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Steube v. Virco, Inc.

United States District Court, M.D. Alabama, Northern Division

February 8, 2017

VIRCO INC.; CNA CLAIMSPLUS, INC. et al Defendants.




         This cause is before the court on a Motion to Remand, filed by the Plaintiff, Ronald Steube on January 3, 2017 (Doc. #3).

         The Plaintiff originally filed a Complaint in this case in the Circuit Court of Montgomery County, Alabama. The Plaintiff brings two claims, alleging that the Defendants failed to pay the Plaintiff's mileage costs for travel to and from his medical and rehabilitation providers and that the Defendants concealed that they were required by Alabama regulatory law to notify the Plaintiff of his entitlement to reimbursement for these expenses. In Count I, the Plaintiff relies on Ala. Code §25-5-577[1], and in Count II on Section 480-5-5-.36(2) of the Alabama Administrative Code.[2]

         Plaintiff, Ronald Steube, is a citizen of Alabama. Defendant Virco is incorporated in Delaware and has its principle place of business in California. Defendant CNA ClaimsPlus, Inc. is incorporated in Nevada and has its principle place of business in Illinois.

         On December 29, 2016, the Defendants filed a Notice of Removal, stating that this court has diversity jurisdiction in this case.

         For reasons to be discussed, the Motion to Remand is due to be GRANTED.


         Federal courts are courts of limited jurisdiction. See Kokkonen v. Guardian Life Ins. Co. of America, 511 U.S. 375 (1994); Burns v. Windsor Insurance Co., 31 F.3d 1092, 1095 (1994); Wymbs v. Republican State Executive Committee, 719 F.2d 1072, 1076 (11th Cir. 1983), cert. denied, 465 U.S. 1103 (1984). As such, federal courts only have the power to hear cases that they have been authorized to hear by the Constitution or the Congress of the United States. See Kokkonen, 511 U.S. at 377. Because federal court jurisdiction is limited, the Eleventh Circuit favors remand of removed cases where federal jurisdiction is not absolutely clear. See Burns, 31 F.3d at 1095.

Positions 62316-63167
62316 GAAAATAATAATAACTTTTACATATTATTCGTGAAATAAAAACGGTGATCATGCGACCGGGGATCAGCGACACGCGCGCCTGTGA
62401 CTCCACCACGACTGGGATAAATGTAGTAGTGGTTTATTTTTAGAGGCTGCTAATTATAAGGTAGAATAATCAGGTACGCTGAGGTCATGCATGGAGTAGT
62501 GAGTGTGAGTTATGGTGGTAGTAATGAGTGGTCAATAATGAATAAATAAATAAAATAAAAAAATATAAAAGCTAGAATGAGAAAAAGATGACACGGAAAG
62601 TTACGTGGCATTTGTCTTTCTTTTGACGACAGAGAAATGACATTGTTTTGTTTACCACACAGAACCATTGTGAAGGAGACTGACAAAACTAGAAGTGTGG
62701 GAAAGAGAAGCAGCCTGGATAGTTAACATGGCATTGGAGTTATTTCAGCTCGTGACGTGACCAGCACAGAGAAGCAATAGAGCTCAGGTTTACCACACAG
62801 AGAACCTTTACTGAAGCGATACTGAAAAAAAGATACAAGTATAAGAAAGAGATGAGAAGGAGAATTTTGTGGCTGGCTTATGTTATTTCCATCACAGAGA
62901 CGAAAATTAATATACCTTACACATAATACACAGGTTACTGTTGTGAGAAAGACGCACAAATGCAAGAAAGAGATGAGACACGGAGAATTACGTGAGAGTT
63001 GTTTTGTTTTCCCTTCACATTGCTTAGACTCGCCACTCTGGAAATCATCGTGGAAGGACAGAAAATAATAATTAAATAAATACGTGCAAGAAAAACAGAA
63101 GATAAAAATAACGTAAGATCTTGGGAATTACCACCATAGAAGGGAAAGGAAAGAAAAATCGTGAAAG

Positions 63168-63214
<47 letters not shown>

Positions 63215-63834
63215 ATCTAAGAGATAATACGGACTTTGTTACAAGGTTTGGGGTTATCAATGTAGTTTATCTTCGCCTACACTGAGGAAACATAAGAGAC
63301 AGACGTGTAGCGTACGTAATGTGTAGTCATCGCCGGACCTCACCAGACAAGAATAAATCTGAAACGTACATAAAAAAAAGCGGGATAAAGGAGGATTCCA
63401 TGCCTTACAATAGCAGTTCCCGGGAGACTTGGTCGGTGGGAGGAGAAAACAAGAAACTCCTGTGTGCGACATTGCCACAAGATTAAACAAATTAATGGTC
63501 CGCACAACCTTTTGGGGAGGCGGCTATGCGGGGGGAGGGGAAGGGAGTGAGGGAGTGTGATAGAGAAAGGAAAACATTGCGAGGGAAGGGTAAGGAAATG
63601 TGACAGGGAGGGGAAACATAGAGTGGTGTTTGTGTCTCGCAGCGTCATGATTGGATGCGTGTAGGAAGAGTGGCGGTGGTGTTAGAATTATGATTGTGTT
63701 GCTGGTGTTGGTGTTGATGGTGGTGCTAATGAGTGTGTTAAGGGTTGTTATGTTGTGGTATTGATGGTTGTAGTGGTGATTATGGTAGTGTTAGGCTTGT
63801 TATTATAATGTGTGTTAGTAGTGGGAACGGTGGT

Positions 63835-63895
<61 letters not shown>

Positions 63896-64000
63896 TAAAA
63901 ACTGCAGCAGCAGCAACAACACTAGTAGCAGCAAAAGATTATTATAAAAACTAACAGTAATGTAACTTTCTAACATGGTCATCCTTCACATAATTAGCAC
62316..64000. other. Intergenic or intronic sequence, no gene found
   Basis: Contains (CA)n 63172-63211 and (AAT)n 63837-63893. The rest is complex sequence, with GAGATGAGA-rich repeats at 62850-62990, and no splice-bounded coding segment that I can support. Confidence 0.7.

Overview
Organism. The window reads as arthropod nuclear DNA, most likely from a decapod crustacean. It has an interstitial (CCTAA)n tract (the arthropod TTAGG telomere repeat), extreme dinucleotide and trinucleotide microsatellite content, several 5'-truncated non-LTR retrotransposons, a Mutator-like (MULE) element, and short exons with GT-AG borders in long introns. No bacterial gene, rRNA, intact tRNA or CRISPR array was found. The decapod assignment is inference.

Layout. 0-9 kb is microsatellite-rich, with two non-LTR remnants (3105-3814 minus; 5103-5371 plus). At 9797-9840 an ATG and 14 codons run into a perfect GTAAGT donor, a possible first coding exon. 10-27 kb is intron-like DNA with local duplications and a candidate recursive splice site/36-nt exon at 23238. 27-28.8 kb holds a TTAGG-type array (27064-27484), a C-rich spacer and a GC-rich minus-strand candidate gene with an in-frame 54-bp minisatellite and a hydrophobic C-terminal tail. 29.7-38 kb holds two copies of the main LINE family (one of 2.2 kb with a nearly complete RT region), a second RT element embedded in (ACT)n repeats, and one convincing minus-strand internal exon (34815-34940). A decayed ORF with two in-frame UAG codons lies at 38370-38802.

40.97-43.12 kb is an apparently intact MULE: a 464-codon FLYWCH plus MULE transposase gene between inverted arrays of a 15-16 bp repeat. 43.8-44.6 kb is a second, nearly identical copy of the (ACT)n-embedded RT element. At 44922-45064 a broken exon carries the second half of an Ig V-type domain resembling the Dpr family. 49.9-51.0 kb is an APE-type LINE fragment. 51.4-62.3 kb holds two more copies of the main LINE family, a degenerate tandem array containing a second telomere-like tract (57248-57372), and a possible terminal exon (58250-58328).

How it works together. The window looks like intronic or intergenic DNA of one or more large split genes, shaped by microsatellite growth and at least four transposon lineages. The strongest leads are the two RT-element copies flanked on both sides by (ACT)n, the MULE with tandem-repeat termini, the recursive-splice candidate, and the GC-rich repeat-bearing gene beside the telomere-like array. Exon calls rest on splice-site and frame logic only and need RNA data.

A federal district court may exercise subject matter jurisdiction over a civil action in which only state law claims are alleged if the civil action arises under the federal court's diversity jurisdiction. See 28 U.S.C. § 1332(a)(1). The diversity statute confers jurisdiction on the federal courts in civil actions "between citizens of different states, " in which the jurisdictional amount is met. Id. There is, however, a prohibition against the removal of cases which would otherwise meet the diversity jurisdiction requirements when the cases arise under the workmen's compensation laws of a state. 28 U.S.C. §1445(c) (stating “A civil action in any State court arising under the workmen's compensation laws of such State may not be removed to any district court of the United States.”). The purposes behind the enactment of §1445(c) are to stem the flood of workers' compensation cases removed to federal court and to restrict the cases to state court because they involve purely local disputes implicating no federal concerns. See Reed v. Heil Co., 206 F.3d 1055, 1060 n.3 (11th Cir. 2000); Pettaway v. Wayne Poultry Co., a Division of Continental Grain Co., 791 F.Supp. 290, 291 (M.D. Ala. 1992).

         The Plaintiff, Steube, has moved to remand this case to state court on the ground that his claims arise under the workmen's compensation laws of Alabama and, therefore, cannot be removed to federal court under 28 U.S.C. §1445. Although the Defendants did not acknowledge it in removing the case to this court, the Defendants now concede that Count I is a workers' compensation claim and due to be remanded. They continue to maintain, however, that Count II is a fraud claim and should be severed and remanded.

         As to Count II, Steube argues that his claim is for violation of Chapter 480-5-5-.36(2) of the Alabama Administrative Code, which requires Defendants to notify the injured employee in writing that he is entitled to reimbursement for expenses as stated in the workers' compensation laws of Alabama. Steube also points to a different portion of the same regulation which provides that disputes regarding reimbursement for incurred expenses should be first directed to the employer and then employees may contact the workers' compensation division if there are problems with payment and contact with the employer is fruitless. §480-5-5-.36 (5). Steube argues that because the Workers Compensation Act provides a mechanism for an employee to seek assistance, the present dispute arises under the workers' compensation laws. Steube contends that state workers' compensation law is an element of the claim in Count II and the source of the duty imposed on the Defendants.

         On its face, Steube's claim in Count II has a relationship with workers' compensation laws because the count specifically invokes a section of the Alabama Administrative Code regarding workers' compensation to establish a duty to Steube. The question before this court, therefore, is whether that is sufficient for the claim to arise under workers' compensation law. That inquiry is decided using federal, ...

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